At the first world war, my grandfather went over and fought for this country like every other Australian, he was a light horseman … He came back from overseas, and in 1918, 1920, they were shifted to Lake Tyers, the settlement down there. Lake Tyers today is still in existence It's a total Aboriginal community of about 150 people, some wonderful things happening there, and the community is certainly thriving in many ways.
During that time, moving into the 30s, the welfare people got very severe on our children, taking a lot of their children away from their families. My mum and them lived on Lake Tyers but we had to move interstate because the welfare people were taking part-Aboriginal children away from their parents, another devious way to try and destroy the family structure. So a lot of us in that area of Gippsland become like wetbacks1, they'd transport us over the border into New South Wales with our family over there for a month or two months or six weeks, and then they'd move us back again when the welfare got pretty severe over there. Now the way they used to do it — there was a bloke who used to have a fish run, and fish truck, his name was Snowy Fountain, and he used to have the fish run from Moruya right through to Melbourne, picking up fish all the way down. So he had a policy with his drivers that any driver that didn't pick up an Aboriginal person that was on the road hitch-hiking, they would get the sack. So it was very convenient for our people's transport because a lot of our families are married in along the coast with Kooris up in that area, Eden, Wallaga Lake, all through that area. There's a couple of missions up in that area as well. So our families keep going just like the rainbow serpent all around the coast.
And so during that time in the 30s there was a lot of us that were moved by the policies of the government to remove us from the settlements, a lot of our families lived on the fringes of white society. And that sort of gives us land rights in them days, in the late 30s. The land they offered us was near rubbish tips, near the gravel pits where they used to dig out the gravel for maintenance of the road, so it was very nice places that the coucil offered us where we could live.
During those years I found it very hard to come to terms and to understand what was happening, why people had such an attitude towards Aboriginal people. Because those times and places you couldn't go into a cafe and sit down and have a meal, you couldn't go into a theatre, they'd put you right down at the front stalls, and in places that still existed up till about five or six years ago in our area, most Aboriginal people had to be out of town by sundown. So these things, when you're a child growing up and living on the fringes of white society trying to understand what's going on around you, it sort of starts to leave scars on you. So as you grow up you get a bit harder and a bit harder and a bit harder, and you attempt to go to school, and you walk into the schoolground and you get called all these nice names by kids, and teachers not having any understanding, not having any understanding about Aboriginal people whatsoever. So their attitude has been embedded pretty well in them by their parents and their parents and their parents. So there's no real understanding about Aboriginal people, their family life, their culture.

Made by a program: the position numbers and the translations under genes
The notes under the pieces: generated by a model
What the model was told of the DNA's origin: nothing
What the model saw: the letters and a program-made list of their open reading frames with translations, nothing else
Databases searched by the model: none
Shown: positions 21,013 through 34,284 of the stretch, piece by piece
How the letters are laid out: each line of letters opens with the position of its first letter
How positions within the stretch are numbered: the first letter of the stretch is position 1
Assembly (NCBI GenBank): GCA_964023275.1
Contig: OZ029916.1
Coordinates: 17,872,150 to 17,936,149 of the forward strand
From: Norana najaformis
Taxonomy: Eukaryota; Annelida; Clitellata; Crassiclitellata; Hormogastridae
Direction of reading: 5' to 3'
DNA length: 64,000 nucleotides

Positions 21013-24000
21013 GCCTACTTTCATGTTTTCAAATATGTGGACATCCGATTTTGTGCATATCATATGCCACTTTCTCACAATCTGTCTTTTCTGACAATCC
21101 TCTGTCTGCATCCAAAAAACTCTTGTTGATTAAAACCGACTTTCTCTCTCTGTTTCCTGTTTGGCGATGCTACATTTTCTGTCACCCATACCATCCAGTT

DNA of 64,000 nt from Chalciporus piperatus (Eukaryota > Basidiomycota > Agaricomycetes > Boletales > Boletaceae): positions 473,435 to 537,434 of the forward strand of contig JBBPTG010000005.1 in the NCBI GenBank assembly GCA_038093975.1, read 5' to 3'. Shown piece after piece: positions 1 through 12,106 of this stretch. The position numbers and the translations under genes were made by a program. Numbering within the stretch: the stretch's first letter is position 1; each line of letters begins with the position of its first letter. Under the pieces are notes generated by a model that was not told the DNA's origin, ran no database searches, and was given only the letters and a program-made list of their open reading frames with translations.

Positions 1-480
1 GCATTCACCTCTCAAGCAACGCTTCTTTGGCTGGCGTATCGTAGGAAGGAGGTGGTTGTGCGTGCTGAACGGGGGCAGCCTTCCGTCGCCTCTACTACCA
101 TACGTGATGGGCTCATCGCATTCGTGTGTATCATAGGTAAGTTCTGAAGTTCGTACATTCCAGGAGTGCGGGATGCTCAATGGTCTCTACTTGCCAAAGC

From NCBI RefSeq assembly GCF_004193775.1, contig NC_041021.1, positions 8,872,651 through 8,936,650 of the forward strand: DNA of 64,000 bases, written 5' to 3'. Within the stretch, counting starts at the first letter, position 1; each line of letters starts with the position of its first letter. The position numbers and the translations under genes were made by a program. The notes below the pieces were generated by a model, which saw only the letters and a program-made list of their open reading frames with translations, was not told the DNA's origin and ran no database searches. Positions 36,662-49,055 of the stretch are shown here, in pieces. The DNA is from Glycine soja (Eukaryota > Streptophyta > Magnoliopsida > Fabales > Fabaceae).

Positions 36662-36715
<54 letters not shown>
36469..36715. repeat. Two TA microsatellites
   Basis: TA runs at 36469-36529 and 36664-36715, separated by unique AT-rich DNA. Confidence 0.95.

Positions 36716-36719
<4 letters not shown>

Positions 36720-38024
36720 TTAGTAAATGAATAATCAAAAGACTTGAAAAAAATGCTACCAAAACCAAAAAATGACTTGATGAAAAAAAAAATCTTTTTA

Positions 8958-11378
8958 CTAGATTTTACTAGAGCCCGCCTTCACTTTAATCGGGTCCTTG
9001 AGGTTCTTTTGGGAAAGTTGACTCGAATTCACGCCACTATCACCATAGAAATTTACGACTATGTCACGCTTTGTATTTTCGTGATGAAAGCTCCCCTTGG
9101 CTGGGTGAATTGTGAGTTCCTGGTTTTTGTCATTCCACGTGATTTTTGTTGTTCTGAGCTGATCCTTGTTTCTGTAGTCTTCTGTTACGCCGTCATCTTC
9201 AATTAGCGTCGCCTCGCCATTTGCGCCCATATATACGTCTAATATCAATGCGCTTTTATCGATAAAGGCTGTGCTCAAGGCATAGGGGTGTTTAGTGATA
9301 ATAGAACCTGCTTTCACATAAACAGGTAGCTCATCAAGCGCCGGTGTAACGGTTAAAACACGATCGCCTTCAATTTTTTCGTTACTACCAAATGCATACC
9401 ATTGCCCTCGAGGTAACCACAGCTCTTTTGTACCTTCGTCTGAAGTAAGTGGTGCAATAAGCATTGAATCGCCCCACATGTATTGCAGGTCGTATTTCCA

In those very late 30s and early 40s there was a little bit of time I did go to school. I started to understand what was really happening out there. Because I was very fortunate to go to school in Fitzroy in 1939 and 1940 with Sister Molly Dyer and a few more of them, Winnie Quogliotti. So we went to school in Fitzroy at just the start of the second world war. And so we become very tough Kooris, you know, because we had to, no other way of surviving.
As time went on, moving into the end of the second world war, during that period a lot of our people come from around the country and especially a big group come from Lake Tyers in Gippsland. There was one platoon to come from Gippsland to fight in the second world war, and most of those were me uncles. And, if you ever see that film, Lousy Little Sixpence, you see a clipping of the soldiers there, most of those are me uncles, the big bloke, Uncle Chook Mullet, he was a very famous Aboriginal singer, he used to perform down here at the Tivoli …
During those war years living in Melbourne, a lot of our people were in Melbourne from around the
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country, working in the ammunition factories, and in the armed services, and we become once again a big family living in Fitzroy and Collingwood. And I can remember there at 119 Victoria Parade, opposite the old Carlton Brewery, there was ten families living in a two storey place, the Fitzclarences, Edwardses, Thorpes, O'Rourkes, Stuarts, Peppers, Hayeses, a few more there. We lived there during about 1941, 42 We had that experience of seeing the Yanks come over and be part of the city during the war years. They used to turn all the lights off and have these air raid sirens going, so we were part of all that